The cost of the outbreak to the government and the population as a whole can never be underestimated. Cholera management, prevention and control requires a lot of resources both human and monetary. These hidden costs may never be visible to the public and the affected communities but they are there. For the cholera camp to run, the medicine and all necessary chemicals required to treat and disinfect all contaminated areas, the equipment used by the medical personnel, fuel and other transportation costs to transfer cholera patients to the camp, the list is endless.
On the community level, the loss of lives to cholera affects the family equilibrium. This could result in loss of livelihood, through death of the bread winner; loss of human capital, where the skills of the deceased are lost and loss of labour, where people are unable to tend to their farms and other businesses in order to take care of their sick family members.
Balancing the need to control and prevent the spread of cholera and how this affects livelihoods for small scale business owners and communities is no simple matter. The cost of prevention is cheaper than the cost of curing a disease. As the old saying goes “Prevention is Better than Cure”.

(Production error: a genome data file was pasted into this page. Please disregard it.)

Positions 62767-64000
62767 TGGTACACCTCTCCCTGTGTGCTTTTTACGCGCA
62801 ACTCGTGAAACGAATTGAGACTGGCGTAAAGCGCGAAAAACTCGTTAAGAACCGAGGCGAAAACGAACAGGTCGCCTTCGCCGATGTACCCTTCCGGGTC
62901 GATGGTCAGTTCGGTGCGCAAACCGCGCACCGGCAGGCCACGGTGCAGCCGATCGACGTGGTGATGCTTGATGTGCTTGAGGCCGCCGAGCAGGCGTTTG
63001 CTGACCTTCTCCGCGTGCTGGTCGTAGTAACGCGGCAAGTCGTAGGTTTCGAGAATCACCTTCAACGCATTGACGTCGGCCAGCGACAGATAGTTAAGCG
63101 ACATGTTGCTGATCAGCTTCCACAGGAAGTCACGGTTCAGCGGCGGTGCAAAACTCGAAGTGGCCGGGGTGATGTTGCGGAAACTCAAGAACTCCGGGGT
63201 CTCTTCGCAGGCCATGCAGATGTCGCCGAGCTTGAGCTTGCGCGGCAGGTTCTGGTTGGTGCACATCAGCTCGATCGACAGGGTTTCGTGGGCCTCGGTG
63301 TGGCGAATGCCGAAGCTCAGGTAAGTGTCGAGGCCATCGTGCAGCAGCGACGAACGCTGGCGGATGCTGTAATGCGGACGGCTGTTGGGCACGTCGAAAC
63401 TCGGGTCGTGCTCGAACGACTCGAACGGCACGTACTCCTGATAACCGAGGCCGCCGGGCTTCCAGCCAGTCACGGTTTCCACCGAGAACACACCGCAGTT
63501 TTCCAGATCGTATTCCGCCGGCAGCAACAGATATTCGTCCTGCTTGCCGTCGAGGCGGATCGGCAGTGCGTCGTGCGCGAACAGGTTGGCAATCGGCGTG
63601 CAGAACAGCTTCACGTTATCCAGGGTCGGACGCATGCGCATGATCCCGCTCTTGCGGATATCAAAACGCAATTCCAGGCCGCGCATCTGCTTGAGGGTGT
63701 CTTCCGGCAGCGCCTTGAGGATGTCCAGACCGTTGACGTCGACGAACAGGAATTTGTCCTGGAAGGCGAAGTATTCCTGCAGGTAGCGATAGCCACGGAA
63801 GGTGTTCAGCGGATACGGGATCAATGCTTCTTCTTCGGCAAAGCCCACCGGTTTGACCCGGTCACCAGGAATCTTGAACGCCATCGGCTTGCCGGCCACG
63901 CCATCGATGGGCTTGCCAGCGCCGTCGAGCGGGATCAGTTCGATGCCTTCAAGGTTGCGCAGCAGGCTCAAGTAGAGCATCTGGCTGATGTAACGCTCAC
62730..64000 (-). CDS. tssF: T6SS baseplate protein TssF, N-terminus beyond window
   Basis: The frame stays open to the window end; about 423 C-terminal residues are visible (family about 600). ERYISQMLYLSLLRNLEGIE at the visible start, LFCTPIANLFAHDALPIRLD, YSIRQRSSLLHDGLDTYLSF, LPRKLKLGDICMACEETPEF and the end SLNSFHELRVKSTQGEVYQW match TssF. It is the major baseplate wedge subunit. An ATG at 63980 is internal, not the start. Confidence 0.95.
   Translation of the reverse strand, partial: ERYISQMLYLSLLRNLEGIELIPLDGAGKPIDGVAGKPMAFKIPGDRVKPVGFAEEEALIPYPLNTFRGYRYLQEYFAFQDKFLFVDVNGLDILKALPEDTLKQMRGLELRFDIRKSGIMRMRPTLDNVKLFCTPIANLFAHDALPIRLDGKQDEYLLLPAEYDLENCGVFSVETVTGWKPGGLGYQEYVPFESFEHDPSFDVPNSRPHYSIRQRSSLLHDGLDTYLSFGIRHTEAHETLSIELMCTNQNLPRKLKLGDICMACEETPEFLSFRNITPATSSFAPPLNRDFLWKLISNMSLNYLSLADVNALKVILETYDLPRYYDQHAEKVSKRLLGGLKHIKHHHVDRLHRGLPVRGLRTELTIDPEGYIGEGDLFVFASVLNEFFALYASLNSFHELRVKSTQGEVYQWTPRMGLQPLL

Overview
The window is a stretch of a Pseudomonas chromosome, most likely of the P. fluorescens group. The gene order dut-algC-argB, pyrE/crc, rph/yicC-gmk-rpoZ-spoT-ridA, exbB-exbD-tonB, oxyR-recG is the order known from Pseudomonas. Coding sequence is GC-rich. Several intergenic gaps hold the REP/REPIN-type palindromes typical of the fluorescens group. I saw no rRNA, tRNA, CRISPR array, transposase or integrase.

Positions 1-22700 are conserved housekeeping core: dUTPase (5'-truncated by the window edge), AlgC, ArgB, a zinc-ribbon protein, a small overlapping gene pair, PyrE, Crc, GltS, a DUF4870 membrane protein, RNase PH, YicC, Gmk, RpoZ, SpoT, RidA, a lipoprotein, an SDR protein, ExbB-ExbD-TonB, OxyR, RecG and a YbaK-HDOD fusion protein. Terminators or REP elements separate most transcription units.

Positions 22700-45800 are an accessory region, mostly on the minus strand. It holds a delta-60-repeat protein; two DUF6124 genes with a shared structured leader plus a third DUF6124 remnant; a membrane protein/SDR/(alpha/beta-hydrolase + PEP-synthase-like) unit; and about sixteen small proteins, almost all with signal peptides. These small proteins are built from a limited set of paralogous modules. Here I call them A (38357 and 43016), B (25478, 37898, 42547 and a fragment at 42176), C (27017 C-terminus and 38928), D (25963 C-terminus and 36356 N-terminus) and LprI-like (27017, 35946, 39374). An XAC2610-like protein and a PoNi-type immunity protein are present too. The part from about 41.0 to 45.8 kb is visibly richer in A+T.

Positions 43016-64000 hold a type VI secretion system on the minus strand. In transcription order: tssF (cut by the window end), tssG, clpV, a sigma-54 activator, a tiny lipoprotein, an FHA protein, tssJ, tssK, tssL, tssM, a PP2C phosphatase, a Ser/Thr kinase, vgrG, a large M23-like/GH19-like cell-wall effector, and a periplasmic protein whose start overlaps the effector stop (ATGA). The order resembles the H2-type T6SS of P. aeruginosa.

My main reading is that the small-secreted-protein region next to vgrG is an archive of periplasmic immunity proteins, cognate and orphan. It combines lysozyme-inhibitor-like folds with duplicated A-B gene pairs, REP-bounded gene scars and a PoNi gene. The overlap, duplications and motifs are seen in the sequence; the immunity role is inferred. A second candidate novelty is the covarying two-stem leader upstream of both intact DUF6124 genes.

Let us work hard to prevent the spread of cholera in our communities. It begins with every individual, observing proper hygiene in our households, drinking and using safe water, keeping our surroundings clean, and making sure there is a toilet that is well kept and used will help reduce the spread of cholera and other diarrhoeal diseases.
For small scale business owners and food vendors, let us do our best to prepare and store the food we sell in clean environments, the lives of your customers depend on you, keep your food safe so that you have a healthy customer. A dead customer will not come to buy from you. Cholera prevention begins with you.
For governments, ensure that populations are provided with safe drinking water and are taught the right methods to keep their water safe from contamination.